Cayman Islands: Types of Company
This page was last updated on 28 June 2019.
The Companies Law 1961, as amended, is based on English law and is the main law governing companies in the Cayman Islands. The law was updated, revised and consolidated in 2004, 2007 and 2010. The most recent revision came with the Companies (Amendment) Law, 2011, effective on 27 April 2011, which has introduced a number of enhancements to the Companies Law (2010 Revision) such as enabling Cayman Islands companies to hold treasury shares and improving existing provisions, including the merger/consolidation regime.
Under the Companies Law, four company types are commonly registered in Cayman: ordinary resident company, ordinary non-resident company, exempted company and exempted limited duration company.
The Companies Law, true to its English origins, permits companies limited by shares, companies limited by guarantee and unlimited companies, though in practice only companies limited by shares are used. Incorporation and registration of limited companies takes a day, and it can be less. Shelf companies are available but are unusual.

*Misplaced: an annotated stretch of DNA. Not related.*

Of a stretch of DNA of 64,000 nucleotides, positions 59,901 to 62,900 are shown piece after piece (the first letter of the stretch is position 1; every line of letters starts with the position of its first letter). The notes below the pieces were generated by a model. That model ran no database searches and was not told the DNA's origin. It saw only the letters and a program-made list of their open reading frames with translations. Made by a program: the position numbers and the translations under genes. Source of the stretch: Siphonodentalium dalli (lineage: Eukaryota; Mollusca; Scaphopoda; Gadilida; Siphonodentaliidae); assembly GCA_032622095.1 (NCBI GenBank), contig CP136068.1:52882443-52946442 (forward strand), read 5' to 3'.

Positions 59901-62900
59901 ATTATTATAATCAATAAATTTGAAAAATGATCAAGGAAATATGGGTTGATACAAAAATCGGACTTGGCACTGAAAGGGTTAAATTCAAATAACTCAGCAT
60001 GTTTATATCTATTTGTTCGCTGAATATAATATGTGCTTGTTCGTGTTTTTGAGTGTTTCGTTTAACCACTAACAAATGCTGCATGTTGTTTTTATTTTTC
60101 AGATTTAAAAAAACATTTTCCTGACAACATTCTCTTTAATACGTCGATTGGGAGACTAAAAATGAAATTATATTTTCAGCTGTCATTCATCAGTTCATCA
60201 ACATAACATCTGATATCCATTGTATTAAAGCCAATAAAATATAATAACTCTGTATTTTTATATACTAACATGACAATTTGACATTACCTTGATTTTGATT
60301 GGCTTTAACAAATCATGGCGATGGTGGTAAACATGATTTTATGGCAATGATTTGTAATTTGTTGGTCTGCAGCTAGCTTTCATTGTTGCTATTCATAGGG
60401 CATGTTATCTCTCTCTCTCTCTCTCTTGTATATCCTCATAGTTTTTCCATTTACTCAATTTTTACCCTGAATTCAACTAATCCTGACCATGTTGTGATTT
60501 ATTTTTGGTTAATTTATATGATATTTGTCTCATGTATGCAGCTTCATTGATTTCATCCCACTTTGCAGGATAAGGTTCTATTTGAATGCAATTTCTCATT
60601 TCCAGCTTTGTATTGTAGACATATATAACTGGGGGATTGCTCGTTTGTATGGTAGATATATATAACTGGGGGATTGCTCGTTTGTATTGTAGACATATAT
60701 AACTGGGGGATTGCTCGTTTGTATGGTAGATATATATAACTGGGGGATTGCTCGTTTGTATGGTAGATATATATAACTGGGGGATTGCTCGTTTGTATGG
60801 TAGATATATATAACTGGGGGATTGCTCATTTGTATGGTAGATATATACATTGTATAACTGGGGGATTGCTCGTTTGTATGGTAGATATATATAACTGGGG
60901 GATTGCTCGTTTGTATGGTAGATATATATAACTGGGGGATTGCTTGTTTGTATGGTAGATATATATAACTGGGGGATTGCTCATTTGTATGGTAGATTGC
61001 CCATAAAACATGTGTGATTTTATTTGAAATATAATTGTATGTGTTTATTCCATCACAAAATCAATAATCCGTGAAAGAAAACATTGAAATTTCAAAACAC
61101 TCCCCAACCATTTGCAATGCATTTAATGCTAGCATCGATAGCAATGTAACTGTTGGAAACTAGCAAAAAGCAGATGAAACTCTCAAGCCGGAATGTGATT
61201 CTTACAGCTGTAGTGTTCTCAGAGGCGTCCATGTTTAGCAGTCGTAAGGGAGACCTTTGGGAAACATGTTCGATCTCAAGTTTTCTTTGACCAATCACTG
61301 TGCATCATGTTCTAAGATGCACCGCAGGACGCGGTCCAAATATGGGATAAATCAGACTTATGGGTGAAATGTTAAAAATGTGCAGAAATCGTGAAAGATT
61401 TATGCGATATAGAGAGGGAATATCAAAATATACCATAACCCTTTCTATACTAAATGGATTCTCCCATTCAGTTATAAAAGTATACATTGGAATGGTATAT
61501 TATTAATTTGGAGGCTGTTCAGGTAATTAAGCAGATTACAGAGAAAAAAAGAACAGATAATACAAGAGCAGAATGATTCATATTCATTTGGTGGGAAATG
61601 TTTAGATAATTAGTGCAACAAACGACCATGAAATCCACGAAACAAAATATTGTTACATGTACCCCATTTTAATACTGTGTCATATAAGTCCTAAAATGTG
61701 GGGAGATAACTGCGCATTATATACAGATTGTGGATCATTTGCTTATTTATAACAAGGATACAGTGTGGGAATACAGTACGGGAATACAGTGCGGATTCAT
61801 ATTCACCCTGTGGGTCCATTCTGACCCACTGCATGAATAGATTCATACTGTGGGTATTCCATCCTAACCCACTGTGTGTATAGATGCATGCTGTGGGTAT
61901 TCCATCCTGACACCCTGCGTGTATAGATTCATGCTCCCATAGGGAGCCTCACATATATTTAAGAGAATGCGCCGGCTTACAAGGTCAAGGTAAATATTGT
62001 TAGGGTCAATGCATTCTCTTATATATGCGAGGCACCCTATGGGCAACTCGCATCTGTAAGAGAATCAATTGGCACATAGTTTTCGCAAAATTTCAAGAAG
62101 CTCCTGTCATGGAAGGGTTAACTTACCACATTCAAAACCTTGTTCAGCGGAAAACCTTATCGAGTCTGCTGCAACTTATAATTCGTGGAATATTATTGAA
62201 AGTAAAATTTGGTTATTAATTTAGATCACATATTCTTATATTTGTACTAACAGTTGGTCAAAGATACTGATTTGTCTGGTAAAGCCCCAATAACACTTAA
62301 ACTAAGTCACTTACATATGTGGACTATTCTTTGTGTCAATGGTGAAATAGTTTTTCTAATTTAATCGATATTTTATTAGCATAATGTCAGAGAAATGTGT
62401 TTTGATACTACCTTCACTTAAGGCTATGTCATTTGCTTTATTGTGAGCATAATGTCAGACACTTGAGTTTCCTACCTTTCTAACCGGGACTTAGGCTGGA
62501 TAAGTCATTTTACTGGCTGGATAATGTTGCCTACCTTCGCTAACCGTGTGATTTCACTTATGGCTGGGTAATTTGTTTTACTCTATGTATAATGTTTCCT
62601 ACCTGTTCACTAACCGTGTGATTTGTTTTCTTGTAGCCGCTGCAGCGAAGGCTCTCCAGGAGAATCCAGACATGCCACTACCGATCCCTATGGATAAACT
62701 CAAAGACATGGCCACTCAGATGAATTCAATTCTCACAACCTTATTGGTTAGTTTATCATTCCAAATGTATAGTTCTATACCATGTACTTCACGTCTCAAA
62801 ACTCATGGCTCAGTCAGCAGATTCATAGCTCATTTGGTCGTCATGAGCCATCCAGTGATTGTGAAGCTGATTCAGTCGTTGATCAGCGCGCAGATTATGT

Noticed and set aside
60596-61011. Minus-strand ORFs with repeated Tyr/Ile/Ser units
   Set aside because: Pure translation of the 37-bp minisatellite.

There is a registrar of companies, and registration involves submission of the memorandum of association. For companies limited by shares the articles of association can follow - 'Table A' applies if no articles are registered.
There needs to be one shareholder of record (of any nationality), and there are no rules regarding minimum capital, par value etc. There is no statutory requirement for audit or for annual filing of accounts. All companies must maintain registered offices in Cayman.
However, pressure from the OECD and other international bodies on the Cayman Islands to take steps to counter money-laundering has led to the imposition of more stringent 'know your customer' rules in the offshore sector.
The Cayman Islands general registry reported that active companies registered in the Cayman Islands grew by 10% in 2007 to 87,230 companies, compared with 79,227 companies registered in 2006. The Registry is actively targeting more company registrations from overseas, and the introduction of a new Arabic language facility in 2007 should ensure more business from the Middle East. There were more than 93,000 companies registered as of December 2012.
A number of fees affect both onshore and exempt companies and depends on company status and registered capital. Incorporation fees range from KYD300 to KYD2,468. Annual fees are also levied on a sliding scale and are between KYD300 to KYD815.